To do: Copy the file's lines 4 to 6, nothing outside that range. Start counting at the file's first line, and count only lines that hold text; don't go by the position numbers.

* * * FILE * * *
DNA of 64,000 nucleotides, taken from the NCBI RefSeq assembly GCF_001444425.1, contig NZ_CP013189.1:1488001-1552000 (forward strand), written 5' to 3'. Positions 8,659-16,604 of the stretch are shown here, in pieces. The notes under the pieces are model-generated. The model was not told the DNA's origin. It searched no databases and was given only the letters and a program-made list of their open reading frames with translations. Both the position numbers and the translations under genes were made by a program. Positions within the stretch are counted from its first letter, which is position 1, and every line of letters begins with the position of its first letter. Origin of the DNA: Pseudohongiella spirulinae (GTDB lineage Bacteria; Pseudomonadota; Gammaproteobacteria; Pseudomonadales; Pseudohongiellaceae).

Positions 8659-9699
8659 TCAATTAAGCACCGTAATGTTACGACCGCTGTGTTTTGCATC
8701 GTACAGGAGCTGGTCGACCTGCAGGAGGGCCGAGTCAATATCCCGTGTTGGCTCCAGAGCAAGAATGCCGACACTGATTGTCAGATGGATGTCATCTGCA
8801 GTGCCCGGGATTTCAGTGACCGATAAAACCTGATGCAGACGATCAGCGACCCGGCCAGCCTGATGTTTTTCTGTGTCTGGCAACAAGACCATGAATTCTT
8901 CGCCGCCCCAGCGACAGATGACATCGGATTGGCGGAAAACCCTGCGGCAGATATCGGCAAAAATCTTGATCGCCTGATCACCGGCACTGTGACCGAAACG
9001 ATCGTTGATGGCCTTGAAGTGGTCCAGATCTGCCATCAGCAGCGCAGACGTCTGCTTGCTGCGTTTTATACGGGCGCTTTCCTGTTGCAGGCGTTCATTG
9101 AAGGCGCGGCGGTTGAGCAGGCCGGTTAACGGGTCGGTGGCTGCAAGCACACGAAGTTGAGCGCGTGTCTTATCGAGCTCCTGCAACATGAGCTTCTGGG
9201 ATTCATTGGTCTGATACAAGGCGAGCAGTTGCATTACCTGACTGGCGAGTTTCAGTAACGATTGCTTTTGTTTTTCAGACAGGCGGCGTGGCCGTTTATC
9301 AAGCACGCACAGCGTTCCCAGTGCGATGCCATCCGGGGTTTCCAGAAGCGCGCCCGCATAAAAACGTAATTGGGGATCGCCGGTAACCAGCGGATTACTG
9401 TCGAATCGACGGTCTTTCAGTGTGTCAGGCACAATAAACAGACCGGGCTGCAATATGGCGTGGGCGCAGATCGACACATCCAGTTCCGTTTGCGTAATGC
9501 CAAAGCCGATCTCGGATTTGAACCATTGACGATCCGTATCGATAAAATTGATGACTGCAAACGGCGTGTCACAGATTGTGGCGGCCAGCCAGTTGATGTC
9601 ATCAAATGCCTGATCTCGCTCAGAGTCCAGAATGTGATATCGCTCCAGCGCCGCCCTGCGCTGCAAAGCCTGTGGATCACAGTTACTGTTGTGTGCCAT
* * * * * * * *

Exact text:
8701 GTACAGGAGCTGGTCGACCTGCAGGAGGGCCGAGTCAATATCCCGTGTTGGCTCCAGAGCAAGAATGCCGACACTGATTGTCAGATGGATGTCATCTGCA
8801 GTGCCCGGGATTTCAGTGACCGATAAAACCTGATGCAGACGATCAGCGACCCGGCCAGCCTGATGTTTTTCTGTGTCTGGCAACAAGACCATGAATTCTT
8901 CGCCGCCCCAGCGACAGATGACATCGGATTGGCGGAAAACCCTGCGGCAGATATCGGCAAAAATCTTGATCGCCTGATCACCGGCACTGTGACCGAAACG